Robert Vaughn

    I’ve asked this question on other blogs, but haven’t gotten an opinion yet. Jim, what do you think? Based on the Mission Statement of the ERLC (e.g., “exists to assist the churches”), I wonder whether involvement in non-Southern Baptist matters is part of what was originally expected of them? There may be other documents that delineate their purpose in greater detail, but the basic mission statement seems to engage their work toward churches of the Southern Baptist Convention. On the other hand, one could argue that standing up for universal religious liberty does “assist the churches.” Thanks.

Bill Signer

Perhaps a better question than what would Jesus do is what did Jesus do?


    Jesus went to the government to support the construction of pagan temples? I don’t know how I missed that.

Peter Lumpkins

Look. Some of you guys need to get off your self-righteous high-horse and give the brother a break. Yes, I think Pastor Wofford’s question lacked both precision and suitable framing and have publicly said so. But that’s no reason to blast him as intentionally making Moore either look foolish or possessing a vendetta concerning the ERLC. Wofford attempts to clarify his question, and some ignore his clarification only to criticize the original. Sheesh…
Already a very difficult environment exists which thwarts questions of the SBC platform, and heckling a guy afterward for doing so only piles on more.
Even so, while plenty of criticism has been leveled toward Pastor Wofford for asking the question the way he did, what remains strangely absent is questioning why Dr. Moore answered the way he did. Personally, there is no call whatsoever in insinuating a messenger is asking a stupid question. I’ve learned through experience over several years dealing with questions pertaining to what I’ve taught or said in my church, treat every questioner with respect, even one who asks a simplistic question, an immature question. As one commenter suggested, the platform is used to being questioned. If he is correct, more grace should have fallen from the platform it seems to me.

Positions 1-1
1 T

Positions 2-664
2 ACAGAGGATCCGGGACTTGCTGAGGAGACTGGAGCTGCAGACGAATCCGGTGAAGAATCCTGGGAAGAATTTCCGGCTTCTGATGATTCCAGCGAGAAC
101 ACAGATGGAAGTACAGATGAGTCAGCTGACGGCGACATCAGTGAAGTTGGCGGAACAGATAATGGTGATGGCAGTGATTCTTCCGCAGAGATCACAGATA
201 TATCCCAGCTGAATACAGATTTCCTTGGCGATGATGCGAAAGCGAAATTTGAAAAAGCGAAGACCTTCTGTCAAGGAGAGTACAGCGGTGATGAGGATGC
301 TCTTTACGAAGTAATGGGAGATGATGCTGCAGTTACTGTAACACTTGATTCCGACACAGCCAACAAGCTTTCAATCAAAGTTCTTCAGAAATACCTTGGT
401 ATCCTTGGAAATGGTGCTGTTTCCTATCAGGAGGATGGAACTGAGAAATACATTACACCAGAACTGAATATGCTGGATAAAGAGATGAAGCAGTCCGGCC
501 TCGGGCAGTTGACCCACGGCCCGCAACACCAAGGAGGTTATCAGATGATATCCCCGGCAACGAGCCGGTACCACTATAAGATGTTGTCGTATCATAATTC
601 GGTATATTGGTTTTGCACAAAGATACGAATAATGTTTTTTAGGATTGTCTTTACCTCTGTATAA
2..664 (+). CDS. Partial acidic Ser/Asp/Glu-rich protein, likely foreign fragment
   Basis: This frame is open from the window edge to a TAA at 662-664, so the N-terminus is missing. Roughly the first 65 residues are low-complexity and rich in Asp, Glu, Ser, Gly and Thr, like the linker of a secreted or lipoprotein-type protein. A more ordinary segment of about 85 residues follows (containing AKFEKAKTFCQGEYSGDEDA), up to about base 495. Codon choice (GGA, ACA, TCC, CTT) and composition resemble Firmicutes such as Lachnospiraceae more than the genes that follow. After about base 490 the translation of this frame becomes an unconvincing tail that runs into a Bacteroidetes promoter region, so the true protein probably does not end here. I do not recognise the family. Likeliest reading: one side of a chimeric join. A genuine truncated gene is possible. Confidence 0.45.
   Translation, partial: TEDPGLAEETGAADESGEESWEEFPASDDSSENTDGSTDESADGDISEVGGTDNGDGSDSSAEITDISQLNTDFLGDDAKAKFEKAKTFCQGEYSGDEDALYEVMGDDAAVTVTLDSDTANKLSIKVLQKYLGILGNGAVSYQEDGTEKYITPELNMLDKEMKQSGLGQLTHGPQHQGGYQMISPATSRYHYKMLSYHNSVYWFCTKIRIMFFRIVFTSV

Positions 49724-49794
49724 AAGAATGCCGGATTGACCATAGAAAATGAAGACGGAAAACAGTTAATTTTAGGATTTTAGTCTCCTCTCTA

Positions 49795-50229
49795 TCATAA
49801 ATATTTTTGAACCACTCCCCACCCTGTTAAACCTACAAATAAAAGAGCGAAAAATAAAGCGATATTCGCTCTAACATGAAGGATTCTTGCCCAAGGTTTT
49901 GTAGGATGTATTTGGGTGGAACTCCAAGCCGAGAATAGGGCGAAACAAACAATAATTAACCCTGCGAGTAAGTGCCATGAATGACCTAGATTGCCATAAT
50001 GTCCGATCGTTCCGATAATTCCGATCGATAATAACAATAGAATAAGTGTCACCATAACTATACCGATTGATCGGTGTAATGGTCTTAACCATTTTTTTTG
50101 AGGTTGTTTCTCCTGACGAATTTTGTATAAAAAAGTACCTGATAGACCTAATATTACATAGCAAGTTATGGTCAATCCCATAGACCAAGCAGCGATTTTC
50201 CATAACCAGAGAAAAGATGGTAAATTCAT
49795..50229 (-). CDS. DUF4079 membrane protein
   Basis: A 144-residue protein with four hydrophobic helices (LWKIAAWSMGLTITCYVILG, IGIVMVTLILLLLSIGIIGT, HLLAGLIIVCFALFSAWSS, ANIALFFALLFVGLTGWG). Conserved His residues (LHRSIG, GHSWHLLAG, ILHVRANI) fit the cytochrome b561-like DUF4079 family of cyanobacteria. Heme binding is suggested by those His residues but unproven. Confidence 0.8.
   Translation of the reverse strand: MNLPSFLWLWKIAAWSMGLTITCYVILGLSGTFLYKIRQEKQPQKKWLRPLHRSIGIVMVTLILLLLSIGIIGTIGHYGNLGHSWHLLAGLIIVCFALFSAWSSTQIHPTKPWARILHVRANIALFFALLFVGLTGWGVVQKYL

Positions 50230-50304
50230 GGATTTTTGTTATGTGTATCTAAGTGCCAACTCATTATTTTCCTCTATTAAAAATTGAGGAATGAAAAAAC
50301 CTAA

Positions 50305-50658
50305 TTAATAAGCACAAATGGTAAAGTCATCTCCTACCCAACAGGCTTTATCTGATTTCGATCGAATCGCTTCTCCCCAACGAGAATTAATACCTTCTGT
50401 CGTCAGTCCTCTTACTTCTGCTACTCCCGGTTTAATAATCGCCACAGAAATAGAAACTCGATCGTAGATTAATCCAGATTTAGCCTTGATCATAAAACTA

With that, I am…

    Andrew Barker

    Peter: The following extract is from my Linux help desk. It demonstrates a more enlightened approach to the unavoidable ‘stupid’ question. Perhaps the platform committee could learn a thing or two from this approach. The preamble is “All gurus once were newbies” :-)

    Forum rules
    There are no such things as “stupid” questions. However if you think your question is a bit stupid, then this is the right place for you to post it. Please stick to easy to-the-point questions that you feel people can answer fast. For long and complicated questions prefer the other forums within the support section.
    Before you post please read how to get help


    Moores response was the perfect way to ensure that brothers and sisters avoid the same treatment in the future. It was meant to belittle in order to silence many others in the future. That is simply how those men roll. Don’t question. Just go along. This attitude has been there for a long time. Driscoll called it “sinning by questioning”. Mahaney just preaches his favourite proof text, Hebrews 13:17.

    Some of us know this from reading them and their social media exchanges. And their patterns if behavior over years.. Example, had Joe Carter worked for me in a similar capacity, he would have been long gone for his insults and vitriol toward people who pay his salary. I don’t expect his boss to be any different. Mohler has raised up some of the most arrogant and hateful little men I have ever come across….outside Christendom, too!

    It blows my mind they expect people to pay them to behave this way and that people keep paying them!

    But it seems to be the new normal for the SBC. It is now a Shepherding cult where the inferiors are to go along. It is hard for people to realize that is how they really see themselves.

    The irony is that Moore is more like Trump than he realizes. :o)


I think the question was designed to demonstrate the absurdity of Moore’s views and blatant political pandering. It was Moore’s answer that made him look foolish.


This situation should be another nail in the coffin of the ERLC. It was and still is a bad idea.

Why on earth would Baptists, of all people, think one man could speak for them? Unless….they have ceased being Baptist?


    Lydia: Dr. Richard Land, former head of ELRC, was always careful and intentional to say: “I do not speak *for* Southern Baptists, I speak *to* them.” I am not sure if Moore is on record as saying that, or even if he agrees with it.

D. Morgan

It was a valid question that deserves a response. And it is a question which raises an even greater question: has the ERLC lost it way? I for one stand with Pastor Wofford.

Johnathan Pritchett

People should learn the lesson from 2011.

Never ask SBC entity presidents a question at the Annual Meeting.

Get an organization to support an open challenge to public formal moderated debates on the issues that need to be addressed and call them out repeatedly if they refuse to participate.

It is worth noting that Trinity College of the Bible and Theological Seminary’s campus is 2.5 hours away from Nashville and 1.5 hours away from Louisville. We’ll host them for free in our auditorium and steam them live on the Internet. ;)

    Rick Patrick

    No matter how much I disagree with a person, nobody deserves to be “steamed live” on the Internet. :-)